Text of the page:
This study aimed at looking Indonesians cultural preferences resulted from national culture dimensions
score proposed by Hofstede and GLOBE project and how it affected leadership practices. Secondary data resulted
from those two studies are used in order to give analytical discussion in this particular topic (Table 1).

Table 1. National culture score of Indonesia


Score of Indonesian
(Compared with Asian and Score
Hofstede Dimensions GLOBE Dimensions
World average)
Indonesia Asian World Score World Average
Power Distance 78 71 n/a Group collectivism 4.41 3.52-6.36
Individualism 14 23 43 Power distance 5.18 3.89-5.80
Masculinity 46 58 n/a Humane orientation 4.69 3.18-5.23
Uncertainty avoidance 48 58 64 Uncertainty avoidance 4.17 2.88-5.37
Notes. Institutional collectivism 4.54 3.25-5.22
1. Hofstede Score Future orientation 3.86 2.88-5.07
The score is in Hofstede scale (0-100) Performance orientation 4.41 3.20-4.94
measurement Assertiveness 3.86 3.38-4.89
2. Globe Score Gender egalitarianism 3.26 2.50-4.08
The score is in Globe scale (1-6) measurement

As can be seen from table 1, from the Hofstede study, the score of Indonesians cultural dimensions is
below the average of other Asians nations, where it is contrast to say that, many scholars in the area of
organizational studies are believed that perhaps Asians people are share the similar values. This supported by
GLOBE findings, which are more than 10 years later, the values of Indonesians are remain the same. Indonesians
level on Power Distance, Individualism, Masculinity and Uncertainty Avoidance is low compared with their Asians
nation counterpart. Following discussions are details of some cultural dimensions explained in this study. Moreover,
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Journal of Diversity Management Second Quarter 2009 Volume 4, Number 2

In Indonesia, where the Individualism score is relatively low, 14 out of 43 of the world averages, it can also be
referred to as collectivist. Furthermore, the GLOBE team found that although this dimension was introduced 25
years ago by Hofstede, the meaning of collectivism has remained the same. In particular this team describes it as in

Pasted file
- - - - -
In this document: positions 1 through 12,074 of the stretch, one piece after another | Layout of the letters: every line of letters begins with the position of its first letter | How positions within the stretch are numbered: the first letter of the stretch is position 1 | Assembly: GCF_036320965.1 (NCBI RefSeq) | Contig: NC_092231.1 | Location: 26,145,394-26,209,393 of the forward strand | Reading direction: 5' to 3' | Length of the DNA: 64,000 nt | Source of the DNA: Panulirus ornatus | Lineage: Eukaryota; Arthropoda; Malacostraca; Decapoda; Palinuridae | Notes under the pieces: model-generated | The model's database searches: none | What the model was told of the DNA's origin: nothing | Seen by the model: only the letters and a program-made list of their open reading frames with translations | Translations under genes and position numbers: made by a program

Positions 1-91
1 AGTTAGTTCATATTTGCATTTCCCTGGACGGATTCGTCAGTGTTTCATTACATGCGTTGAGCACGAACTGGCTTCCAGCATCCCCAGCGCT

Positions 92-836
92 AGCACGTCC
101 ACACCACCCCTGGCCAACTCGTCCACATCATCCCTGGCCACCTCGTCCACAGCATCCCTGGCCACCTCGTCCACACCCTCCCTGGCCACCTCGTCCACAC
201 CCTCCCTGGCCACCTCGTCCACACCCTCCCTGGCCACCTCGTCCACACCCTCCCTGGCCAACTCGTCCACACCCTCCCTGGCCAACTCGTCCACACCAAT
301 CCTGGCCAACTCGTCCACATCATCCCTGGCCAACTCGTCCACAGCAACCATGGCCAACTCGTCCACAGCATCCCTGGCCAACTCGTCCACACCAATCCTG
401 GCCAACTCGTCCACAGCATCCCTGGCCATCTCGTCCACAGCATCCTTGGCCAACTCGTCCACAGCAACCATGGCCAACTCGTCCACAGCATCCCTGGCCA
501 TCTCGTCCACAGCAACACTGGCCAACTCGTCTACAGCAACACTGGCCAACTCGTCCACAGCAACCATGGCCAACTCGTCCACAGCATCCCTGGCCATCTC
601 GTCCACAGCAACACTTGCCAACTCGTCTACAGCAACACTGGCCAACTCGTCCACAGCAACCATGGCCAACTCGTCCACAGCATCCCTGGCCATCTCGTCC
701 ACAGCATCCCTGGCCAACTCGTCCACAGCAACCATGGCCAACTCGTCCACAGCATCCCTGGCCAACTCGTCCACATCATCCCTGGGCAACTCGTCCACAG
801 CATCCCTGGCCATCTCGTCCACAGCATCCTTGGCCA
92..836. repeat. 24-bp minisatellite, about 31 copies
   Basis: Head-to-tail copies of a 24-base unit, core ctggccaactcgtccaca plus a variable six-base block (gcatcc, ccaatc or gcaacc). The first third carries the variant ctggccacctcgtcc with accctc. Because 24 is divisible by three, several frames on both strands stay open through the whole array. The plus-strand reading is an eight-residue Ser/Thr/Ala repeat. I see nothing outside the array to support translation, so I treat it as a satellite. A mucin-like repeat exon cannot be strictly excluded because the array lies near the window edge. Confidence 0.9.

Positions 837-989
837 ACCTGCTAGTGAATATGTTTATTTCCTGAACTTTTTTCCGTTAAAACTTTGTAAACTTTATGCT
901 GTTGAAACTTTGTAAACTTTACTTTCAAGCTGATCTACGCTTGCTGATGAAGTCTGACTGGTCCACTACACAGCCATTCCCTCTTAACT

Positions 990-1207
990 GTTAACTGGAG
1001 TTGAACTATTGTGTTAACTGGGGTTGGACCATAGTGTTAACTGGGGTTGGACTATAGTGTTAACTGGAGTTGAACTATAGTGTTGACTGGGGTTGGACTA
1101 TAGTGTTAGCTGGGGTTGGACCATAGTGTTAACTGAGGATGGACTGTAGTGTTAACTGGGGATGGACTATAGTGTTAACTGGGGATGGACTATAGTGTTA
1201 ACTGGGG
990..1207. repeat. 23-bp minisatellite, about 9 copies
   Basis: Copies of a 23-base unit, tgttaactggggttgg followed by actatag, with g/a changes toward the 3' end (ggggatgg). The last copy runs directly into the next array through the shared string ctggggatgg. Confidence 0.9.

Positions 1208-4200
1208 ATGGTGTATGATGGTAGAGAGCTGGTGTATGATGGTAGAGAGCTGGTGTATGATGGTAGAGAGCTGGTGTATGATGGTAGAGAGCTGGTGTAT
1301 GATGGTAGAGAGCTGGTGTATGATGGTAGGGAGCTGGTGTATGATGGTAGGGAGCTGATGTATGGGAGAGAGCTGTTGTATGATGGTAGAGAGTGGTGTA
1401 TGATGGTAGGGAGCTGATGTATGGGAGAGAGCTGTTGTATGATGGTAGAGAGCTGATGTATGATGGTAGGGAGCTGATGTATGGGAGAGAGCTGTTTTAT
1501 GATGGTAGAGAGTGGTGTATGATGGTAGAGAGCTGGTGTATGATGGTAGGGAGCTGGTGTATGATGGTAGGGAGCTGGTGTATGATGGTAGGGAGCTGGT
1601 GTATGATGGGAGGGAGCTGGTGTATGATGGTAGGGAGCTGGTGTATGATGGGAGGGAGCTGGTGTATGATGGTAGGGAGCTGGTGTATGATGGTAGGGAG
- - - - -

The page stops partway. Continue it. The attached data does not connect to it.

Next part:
group collectivism (score 4.41 of the world averages of 3.52-6.36).

The level of Masculinity in Indonesia is relatively low, where it scores at 46 of the average of Asian 58.
This dimension is related to the Assertive dimension proposed by GLOBE project where Indonesia scores at 3.86 of
average world 3.38-4.49. Another dimensions, is Uncertainty Avoidance, where score of Indonesians is weak
(Hofstede score at 48 and GLOBE project scores at 4.17 . Marry and Mansour (2004) found that Uncertainty
Avoidance may impact on the degree of formalization and decentralization in organizational structures such as
selection practices. It is plausible that appropriate Uncertainty Avoidance practices make it possible for
decentralization of operations rather than management by personal control (Marry and Mansour 2004).

When it comes to women emancipation, the level of Gender egalitarianism of Indonesians is in the average
of the world rank. This is particularly true, that the GLOBE project findings illustrated that on average of world
gender egalitarianism is 2.50-4.08, Indonesia is scores at 3.26.

Indonesians are also often described as friendly, peace loving, and open handed (Mulder 1994). They are
concerned about the effect of their actions on the feelings of others and take care not to upset others. This value
came through very strongly in the GLOBE studies, with Indonesia score at the 4.69, highest of all countries in the
Humane orientation dimension. Showing concern for others, being tolerant of errors, generosity, and sensitivity
towards others are behaviors associated with this rating (Hayat and Muzaffer 2004).

UNDERSTANDING ORGANIZATIONAL CULTURE IN INDONESIA

Indonesians can be classified as having large-Power Distance, Collectivist, Short-term-orientation, weak


Uncertainty-Avoidance, and Feminine culture. This cultural type maintains weak, short term societal ties among
organization members and works toward harmonious relationships (Hofstede and Hofstede 2005). This type of
company puts group interest above individual interest. Assume that in Indonesia, a group of HR (Human resources)
people of a McDonalds restaurant try to introduce the theme called employee of the month. This is common in an
individualist country as a reward of good achievement and performance, where on the other side, in a collectivist
country it is very shameful for the people who are selected as employee of the month to wear unusual attributes
(such as a hat made from a balloon), as for Javanese-Indonesian people wearing this attribute would mean public
embarrassment, or losing face. On the other hand the HR department thought this practice was good and to show to
the others, that the employee had a high achievement. This example shows that it is not valid to introduce new
values, although they work in some culture, unless we make sure how it is adaptive to the environment in which the
organizations operate. Tompenaars and Turner (2004) noted that it would be a serious mistake to assume that the